Friday, August 19, 2016

No smooth sailing: SAIL staff not to get perks as part of cost-cutting

THIS won’t bring any cheers among the staff of the state-owned PSU SAIL. The long downturn in the steel sector has forced public sector unit SAIL to opt for some tight measures including cutting down on perks for employees.
In the latest advisory, the personnel department has written to the marketing department employees, asking them to shun air travel and instead opt for rail journey if the destinations...
are connected by an overnight train.
Even in case of medical treatment, executives and their dependents, who are entitled to travel by air, have been asked to travel by train, unless there is an emergency. A few months ago the facility to provide furniture and furnishings to executives had been "deferred", which was seen as a step towards suspending the benefit that was available to a large number of employees across offices and steel plants. Similarly, encashment of earned leave has been stopped for all employees during their service period apart from cases related to superannuation, resignation, death or in case an employee was disabled. This was done citing the poor financial state due to market conditions as well as the modernisation and expansion plans not stabilizing.
A spokesperson told a national daily, "We are increasing production from efficient route and rationalising from inefficient ones. We are focusing on energy-saving measures such as power and coke rate and reducing overheads. So far, VRS has been given to 1,038 personnel. It has helped reduce cost by 10 percent in the fourth quarter of FY16."
During the January-March quarter, the state-run company reported a loss of Rs 1,230 crore, with annual loss estimated at R 4,137 crore. A large part of the blame is placed on the fall in global commodity prices, which had resulted in a rush of cheap imports from China until the government clamped down with a series of steps. But the loss has not deterred SAIL from stalling its expansion plans as it expects demand to pick up in the years ahead as India remains a small consumer on a per capita basis.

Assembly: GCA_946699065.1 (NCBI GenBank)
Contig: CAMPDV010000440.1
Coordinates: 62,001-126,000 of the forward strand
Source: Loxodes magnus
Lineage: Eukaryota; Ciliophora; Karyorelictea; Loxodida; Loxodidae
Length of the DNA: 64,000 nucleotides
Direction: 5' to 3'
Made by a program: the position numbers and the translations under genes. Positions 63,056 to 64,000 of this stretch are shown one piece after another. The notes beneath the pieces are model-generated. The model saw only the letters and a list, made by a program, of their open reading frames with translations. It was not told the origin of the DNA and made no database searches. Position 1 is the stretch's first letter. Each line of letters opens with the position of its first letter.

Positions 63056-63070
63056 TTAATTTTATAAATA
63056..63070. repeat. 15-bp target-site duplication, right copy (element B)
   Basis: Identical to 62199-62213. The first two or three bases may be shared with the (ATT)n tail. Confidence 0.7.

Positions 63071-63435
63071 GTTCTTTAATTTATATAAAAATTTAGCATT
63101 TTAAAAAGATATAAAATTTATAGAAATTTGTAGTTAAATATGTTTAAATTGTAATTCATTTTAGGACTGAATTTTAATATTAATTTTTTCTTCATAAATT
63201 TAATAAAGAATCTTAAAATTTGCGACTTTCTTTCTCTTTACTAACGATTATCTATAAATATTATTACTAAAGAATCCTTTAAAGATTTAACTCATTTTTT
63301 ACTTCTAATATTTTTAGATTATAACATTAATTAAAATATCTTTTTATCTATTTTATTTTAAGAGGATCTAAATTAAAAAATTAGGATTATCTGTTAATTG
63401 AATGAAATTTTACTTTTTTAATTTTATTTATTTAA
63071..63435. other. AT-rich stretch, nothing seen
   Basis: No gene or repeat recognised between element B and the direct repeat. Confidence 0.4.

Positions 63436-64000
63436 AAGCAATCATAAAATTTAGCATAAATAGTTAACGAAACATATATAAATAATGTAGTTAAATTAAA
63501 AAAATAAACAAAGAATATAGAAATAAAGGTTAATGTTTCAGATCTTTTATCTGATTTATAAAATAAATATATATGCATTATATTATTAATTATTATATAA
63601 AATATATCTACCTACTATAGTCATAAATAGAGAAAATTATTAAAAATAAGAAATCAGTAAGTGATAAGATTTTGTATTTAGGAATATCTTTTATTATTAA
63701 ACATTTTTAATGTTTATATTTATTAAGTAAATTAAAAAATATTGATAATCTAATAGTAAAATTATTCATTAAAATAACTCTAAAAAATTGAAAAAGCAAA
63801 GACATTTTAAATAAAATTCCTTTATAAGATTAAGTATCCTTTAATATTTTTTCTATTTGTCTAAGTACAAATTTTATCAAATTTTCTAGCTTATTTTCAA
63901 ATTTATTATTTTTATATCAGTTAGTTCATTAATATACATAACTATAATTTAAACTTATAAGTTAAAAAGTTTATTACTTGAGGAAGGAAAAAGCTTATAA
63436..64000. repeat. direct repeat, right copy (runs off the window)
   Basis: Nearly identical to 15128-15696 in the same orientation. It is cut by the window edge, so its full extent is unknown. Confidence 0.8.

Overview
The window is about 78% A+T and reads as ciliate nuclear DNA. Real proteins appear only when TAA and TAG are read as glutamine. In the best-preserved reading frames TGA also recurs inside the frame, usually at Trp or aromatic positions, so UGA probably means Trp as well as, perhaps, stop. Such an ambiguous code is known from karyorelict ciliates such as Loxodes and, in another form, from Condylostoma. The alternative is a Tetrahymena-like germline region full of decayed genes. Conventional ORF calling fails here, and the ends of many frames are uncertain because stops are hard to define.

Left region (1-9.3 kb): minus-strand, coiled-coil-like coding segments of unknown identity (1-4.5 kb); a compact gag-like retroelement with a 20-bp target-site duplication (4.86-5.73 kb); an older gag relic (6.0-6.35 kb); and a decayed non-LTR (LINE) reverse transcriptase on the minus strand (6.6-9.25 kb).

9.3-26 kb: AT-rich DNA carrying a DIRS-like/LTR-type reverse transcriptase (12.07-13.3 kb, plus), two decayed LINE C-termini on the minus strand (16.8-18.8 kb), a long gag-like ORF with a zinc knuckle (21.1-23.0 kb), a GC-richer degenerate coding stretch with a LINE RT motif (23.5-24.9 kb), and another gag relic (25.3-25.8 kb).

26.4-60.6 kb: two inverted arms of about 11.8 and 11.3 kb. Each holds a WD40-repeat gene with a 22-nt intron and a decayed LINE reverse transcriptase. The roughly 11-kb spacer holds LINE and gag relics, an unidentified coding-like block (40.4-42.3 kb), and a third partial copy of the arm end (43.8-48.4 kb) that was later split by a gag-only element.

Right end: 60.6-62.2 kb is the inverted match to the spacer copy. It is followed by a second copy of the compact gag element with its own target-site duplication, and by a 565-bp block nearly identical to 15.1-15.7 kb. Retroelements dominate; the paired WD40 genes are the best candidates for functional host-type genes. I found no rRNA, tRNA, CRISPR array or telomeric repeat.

Earlier, the Maharatna PSU had decided curtail the strength of its workforce to reduce the manpower cost of the steelmaker and had reintroduced the voluntary retirement scheme (VRS) which came into effect from May 1. It was almost after six years that SAIL came out with the offer to propel its employees to opt for VRS. The VRS scheme launched by the PSU in 2001-02 continued till 2008-09. When the scheme was launched, SAIL had a strength of more than 160,000 employees and the manpower cost accounted to nearly 16 per cent of the company’s gross sales — the highest among the steel makers. Post VRS and natural separation of employees, its manpower has been reduced to 88,655, of which 13,968 are executives and the remaining 74,687 being non-executives.
According to officials, the VRS would be applicable for those employees who have worked for at least 15 years and whose minimum age is 50 years.
SAIL is India's largest steel producing company. With a turnover of Rs. 50,627 crore in the year 2014-15, the Maharatna PSU has five integrated steel plants, three special plants, and one subsidiary in different parts of the country. The Maharatna PSU is targeting steel production at 17 million tonnes for FY17 and 20 million tonnes for FY18. The PSU also plans to target 70 percent sales in the northern and eastern regions and increase its presence in the Make in India sectors like defence, aerospace and nuclear power.

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